A consensus tends to round off the the edges, but the edges are what cut through convention and lead to innovation.
There is a fine line between brilliance and insanity, as the saying goes, between a great idea and a crazy one. The problem is that great ideas often sound crazy to the people around us, even to our biggest supporters. For this reason, asking for permission or waiting for consensus tends to shut down great, but crazy sounding ideas before they ever see the light of day.
Obviously, not all crazy-sounding ideas are good ones. In fact, most are not. However, often the only way to know if something is worth doing is to do it, to try it, to experiment, execute, and then evaluate the results to adjust, pivot, and re-execute with better information.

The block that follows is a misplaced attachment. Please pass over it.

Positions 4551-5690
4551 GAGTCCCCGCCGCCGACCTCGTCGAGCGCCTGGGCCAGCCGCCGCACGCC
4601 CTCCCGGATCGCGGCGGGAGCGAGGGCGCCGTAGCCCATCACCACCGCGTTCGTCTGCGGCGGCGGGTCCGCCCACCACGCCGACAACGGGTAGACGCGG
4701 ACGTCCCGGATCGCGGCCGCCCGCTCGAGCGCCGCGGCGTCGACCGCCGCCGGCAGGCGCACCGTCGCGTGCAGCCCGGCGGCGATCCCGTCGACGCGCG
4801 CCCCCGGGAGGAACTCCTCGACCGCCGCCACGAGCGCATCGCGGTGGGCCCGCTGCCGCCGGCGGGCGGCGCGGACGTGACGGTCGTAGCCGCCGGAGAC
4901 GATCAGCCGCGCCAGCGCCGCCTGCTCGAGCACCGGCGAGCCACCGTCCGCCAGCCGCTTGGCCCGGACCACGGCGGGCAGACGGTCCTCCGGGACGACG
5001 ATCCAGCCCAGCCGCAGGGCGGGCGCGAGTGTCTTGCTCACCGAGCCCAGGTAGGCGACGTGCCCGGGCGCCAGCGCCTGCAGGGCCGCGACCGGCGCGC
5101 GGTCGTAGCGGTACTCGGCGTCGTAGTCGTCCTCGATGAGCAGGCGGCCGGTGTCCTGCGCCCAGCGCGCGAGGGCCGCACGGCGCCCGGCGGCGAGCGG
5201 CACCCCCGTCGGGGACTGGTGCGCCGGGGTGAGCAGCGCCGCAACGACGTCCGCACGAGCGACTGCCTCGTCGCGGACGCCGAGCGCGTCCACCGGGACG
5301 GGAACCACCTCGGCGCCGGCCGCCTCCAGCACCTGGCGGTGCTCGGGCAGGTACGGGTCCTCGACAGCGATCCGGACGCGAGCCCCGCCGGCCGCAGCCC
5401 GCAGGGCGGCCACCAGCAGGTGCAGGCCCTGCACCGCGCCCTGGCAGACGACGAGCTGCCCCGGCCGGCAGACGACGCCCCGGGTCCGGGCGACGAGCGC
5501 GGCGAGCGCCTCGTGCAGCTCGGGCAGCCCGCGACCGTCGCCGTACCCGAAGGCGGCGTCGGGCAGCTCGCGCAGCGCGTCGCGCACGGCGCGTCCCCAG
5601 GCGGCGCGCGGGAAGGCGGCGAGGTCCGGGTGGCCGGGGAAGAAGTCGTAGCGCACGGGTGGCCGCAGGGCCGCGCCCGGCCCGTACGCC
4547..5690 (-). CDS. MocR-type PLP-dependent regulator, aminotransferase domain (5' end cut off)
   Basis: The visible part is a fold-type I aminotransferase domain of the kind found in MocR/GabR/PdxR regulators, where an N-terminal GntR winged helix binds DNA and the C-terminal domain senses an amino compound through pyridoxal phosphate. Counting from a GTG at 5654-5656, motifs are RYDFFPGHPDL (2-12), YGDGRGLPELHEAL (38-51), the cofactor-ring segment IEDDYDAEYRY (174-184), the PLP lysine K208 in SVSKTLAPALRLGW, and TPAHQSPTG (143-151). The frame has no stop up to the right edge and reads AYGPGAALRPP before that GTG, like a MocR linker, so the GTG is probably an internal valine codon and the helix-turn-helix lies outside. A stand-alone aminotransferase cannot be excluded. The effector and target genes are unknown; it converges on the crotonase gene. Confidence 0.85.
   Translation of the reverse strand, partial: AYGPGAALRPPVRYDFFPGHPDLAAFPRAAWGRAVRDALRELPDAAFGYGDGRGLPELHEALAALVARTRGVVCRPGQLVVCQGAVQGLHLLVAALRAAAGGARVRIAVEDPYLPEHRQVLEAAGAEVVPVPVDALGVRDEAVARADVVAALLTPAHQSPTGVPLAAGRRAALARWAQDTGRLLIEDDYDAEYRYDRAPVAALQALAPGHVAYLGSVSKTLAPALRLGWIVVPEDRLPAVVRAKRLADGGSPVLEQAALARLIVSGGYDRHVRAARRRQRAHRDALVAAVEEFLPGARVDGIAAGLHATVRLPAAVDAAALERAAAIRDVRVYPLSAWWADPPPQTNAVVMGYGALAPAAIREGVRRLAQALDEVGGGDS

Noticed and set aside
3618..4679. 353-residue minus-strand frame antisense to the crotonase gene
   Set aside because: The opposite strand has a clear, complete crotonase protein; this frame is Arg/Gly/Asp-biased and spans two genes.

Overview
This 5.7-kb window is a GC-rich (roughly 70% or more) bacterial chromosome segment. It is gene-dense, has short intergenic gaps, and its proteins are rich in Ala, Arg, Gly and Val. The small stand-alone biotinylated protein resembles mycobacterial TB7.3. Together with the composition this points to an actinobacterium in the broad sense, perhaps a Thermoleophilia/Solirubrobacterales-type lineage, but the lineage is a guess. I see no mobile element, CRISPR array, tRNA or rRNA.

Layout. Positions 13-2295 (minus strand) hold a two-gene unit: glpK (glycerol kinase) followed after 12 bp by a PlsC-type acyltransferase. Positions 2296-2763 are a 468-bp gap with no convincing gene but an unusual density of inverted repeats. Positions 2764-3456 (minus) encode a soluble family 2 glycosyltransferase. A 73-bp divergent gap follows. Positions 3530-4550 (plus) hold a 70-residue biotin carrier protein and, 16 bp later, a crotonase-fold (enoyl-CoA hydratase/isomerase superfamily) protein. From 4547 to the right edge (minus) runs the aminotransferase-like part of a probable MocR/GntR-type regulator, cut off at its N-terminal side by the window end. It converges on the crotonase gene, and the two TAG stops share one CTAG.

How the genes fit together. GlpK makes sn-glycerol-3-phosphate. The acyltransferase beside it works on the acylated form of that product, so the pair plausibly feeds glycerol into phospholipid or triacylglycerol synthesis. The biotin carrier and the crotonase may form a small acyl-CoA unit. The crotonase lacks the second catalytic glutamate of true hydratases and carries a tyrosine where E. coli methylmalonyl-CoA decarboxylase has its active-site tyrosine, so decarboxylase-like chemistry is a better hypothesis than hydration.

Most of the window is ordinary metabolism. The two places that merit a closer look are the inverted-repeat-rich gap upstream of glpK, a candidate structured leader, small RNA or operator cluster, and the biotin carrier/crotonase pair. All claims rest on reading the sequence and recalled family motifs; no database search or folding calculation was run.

Crazy ideas are only great ideas if they work, but there is only one way to know if they will work or not. This does not start with permission or consensus, but with risk, action, and even failure, maybe a lot of failure before our idea reaches its true potential. In order to know if our ideas are crazy or great, we have to take a chance, make our art, build our dream, and see what happens.
Holistic Budo: As it is in budo, so too it is in life. As it is in life, so too it is in budo.
Robert Van Valkenburgh is co-founder of Taikyoku Mind & Body and Kogen Dojo where he teaches Taikyoku Budo and Brazilian Jiu-Jitsu, as well as a founding member of the Severna Park and Baltimore Holistic Chamber of Commerce.
Street art photo taken by Robert Van Valkenburgh, artist unknown unless otherwise noted.
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